A new year and a new semester are upon us, and I will be meeting students this week, some of them whom I’ve had in class before, and some for the first time. I will be saying “Welcome to class” to all of them, of course; but if you–yes, you, the person now reading the very sentence I am now writing–have found your way here because you happened to see the URL address for this blog in your syllabus and became curious (I really am speaking to you in particular), then allow me to speak to you for a bit.
Later this semester, some of you will see the Velázquez painting you see here as part of an introduction to a writing assignment, but for the moment I’d like to put it to another use: to think of what you see here as something like a representation of the educational experience and, thus, to invite you to answer a perhaps not-so-simple question–“Where are you in this painting?”
In 1692, a painter named Luca Giordano saw Las Meninas and described it as “a theology of painting,” by which he meant, I think, that art (up until, give or take, the second half of the 19th century) was usually thought of as faithfully depicting the world, but Velázquez reveals something deeper, a truth about the work of the artist: the world really is disordered, even chaotic, hierarchic in structure, its (human) occupants paying various degrees of attention to who or what is around them; but the artist, whether by means of painting, writing, composing music, sculpting, or photography or filmmaking, discerns or imposes an order in or on that disorder. The artist becomes God-like, in other words. Add to all of that the mystery of what might be on the canvas whose back we see, and the illusion that we are standing in the positions of the King and Queen whom we see reflected in the mirror–thus, the space of the painting extends off the surface of the canvas to include the viewer as well as recedes back in its depiction of the room we see (and raises the tantalizing possibility that we ourselves are the subject of that painting whose back is to us), and this painting, despite its age, actually feels quite modern, if not contemporary, in the way it engages us.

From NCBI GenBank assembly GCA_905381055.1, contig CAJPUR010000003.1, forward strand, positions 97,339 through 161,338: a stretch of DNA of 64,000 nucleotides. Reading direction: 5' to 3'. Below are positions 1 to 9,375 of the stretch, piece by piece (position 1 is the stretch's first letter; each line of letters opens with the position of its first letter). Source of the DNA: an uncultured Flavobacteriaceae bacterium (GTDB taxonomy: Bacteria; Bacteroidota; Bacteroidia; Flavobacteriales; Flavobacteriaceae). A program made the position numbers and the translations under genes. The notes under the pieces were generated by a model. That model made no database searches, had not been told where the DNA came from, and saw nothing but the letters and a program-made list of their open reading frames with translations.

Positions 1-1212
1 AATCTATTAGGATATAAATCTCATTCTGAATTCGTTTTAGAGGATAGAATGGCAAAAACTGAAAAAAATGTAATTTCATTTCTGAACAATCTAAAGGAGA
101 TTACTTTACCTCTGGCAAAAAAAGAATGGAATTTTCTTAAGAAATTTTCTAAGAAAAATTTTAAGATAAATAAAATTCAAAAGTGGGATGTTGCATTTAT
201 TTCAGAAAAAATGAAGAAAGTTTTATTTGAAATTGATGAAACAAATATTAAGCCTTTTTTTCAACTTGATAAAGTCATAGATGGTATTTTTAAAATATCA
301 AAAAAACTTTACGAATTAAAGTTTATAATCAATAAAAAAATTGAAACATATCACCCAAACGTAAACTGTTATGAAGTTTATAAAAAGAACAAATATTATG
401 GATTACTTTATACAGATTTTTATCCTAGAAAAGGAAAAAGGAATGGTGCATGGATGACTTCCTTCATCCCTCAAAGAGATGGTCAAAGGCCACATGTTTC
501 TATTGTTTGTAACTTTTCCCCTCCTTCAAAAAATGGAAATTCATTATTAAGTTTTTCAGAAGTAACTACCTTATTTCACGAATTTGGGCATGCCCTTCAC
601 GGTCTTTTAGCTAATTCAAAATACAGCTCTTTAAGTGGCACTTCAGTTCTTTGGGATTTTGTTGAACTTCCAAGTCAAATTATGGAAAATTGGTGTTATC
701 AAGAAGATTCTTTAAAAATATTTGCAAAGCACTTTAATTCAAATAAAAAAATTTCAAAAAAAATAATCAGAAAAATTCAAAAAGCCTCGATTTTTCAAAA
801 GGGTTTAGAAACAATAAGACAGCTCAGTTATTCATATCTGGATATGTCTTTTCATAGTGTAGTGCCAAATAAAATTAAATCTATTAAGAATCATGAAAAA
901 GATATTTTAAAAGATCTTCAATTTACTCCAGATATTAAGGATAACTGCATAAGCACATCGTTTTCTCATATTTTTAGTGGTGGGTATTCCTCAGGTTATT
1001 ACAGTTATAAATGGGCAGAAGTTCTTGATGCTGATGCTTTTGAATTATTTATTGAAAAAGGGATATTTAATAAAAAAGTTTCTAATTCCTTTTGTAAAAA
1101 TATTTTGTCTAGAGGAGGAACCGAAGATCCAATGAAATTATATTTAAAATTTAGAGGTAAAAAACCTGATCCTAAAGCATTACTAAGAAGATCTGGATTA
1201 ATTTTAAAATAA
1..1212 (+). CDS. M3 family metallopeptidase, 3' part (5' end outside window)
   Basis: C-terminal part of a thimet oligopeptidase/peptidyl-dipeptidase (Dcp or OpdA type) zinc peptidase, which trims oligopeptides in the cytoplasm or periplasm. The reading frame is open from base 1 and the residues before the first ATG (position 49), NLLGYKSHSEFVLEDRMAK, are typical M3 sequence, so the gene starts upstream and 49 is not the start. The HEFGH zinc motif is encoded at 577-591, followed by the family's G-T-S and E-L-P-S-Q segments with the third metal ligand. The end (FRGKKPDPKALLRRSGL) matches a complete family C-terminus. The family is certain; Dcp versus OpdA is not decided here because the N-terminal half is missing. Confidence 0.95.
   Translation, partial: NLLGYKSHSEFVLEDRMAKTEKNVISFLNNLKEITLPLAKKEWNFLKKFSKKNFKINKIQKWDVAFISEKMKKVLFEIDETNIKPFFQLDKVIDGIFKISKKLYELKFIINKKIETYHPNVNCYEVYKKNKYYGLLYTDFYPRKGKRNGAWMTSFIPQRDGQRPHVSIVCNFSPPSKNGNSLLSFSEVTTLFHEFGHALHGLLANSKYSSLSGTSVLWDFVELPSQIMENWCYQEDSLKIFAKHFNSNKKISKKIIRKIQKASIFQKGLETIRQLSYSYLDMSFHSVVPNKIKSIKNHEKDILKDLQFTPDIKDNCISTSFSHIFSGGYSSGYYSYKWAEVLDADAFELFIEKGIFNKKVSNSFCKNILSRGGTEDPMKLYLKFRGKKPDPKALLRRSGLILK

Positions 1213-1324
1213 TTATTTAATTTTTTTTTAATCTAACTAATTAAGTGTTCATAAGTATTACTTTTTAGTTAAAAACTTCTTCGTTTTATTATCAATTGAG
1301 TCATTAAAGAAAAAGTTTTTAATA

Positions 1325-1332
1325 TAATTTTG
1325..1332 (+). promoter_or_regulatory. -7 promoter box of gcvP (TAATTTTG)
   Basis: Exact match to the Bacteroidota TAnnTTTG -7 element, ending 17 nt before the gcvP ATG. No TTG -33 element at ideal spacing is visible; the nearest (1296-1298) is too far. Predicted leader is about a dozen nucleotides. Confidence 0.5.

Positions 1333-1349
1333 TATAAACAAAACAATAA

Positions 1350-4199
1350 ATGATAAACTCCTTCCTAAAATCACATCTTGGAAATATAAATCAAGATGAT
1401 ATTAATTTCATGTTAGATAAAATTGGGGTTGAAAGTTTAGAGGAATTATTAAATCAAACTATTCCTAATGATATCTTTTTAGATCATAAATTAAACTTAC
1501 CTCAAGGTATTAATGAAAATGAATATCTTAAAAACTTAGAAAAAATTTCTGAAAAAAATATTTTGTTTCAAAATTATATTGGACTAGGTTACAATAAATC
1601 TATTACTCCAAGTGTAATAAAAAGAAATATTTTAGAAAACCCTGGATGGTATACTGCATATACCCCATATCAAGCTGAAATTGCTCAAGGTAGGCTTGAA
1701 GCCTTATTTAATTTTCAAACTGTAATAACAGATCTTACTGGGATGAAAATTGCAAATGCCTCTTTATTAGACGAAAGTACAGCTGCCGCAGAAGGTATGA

So, what does all this have to do with education? Well, speaking for myself, I at various times have felt a connection to all the figures we see here in my various roles as student, scholar, and teacher: as not paying much attention at all; as attending to others; as, like the man we see standing in the far doorway, not sure whether I am entering or leaving this world; on occasion, like Velázquez, as a maker of knowledge–even, at times, I have felt like the long-suffering dog we see. At times, as with subject areas I’m not familiar with, I feel like a spectator of that figurative space; at other times, I feel included in the space.
Perhaps, as the expression goes, you can relate, to some of this at least. If you haven’t yet had a moment in your educational experience in which you can glimpse some larger schema regarding the subject you’re studying and, even better, begin to get a sense of what it might feel like to be more in control of it–not just a student of it, but someone who can contribute to that subject or help others feel more in control of it as well–I hope you will have a moment like that here at Butler with me or with one (or more) of my colleagues. That sense of knowing something–of feeling some small sense of what it’s like to be in Velázquez’s position as a maker of himself even as he makes a version of the space he occupies–is a special thing. Be open to it.
Welcome to the new semester. Let’s learn some stuff, shall we?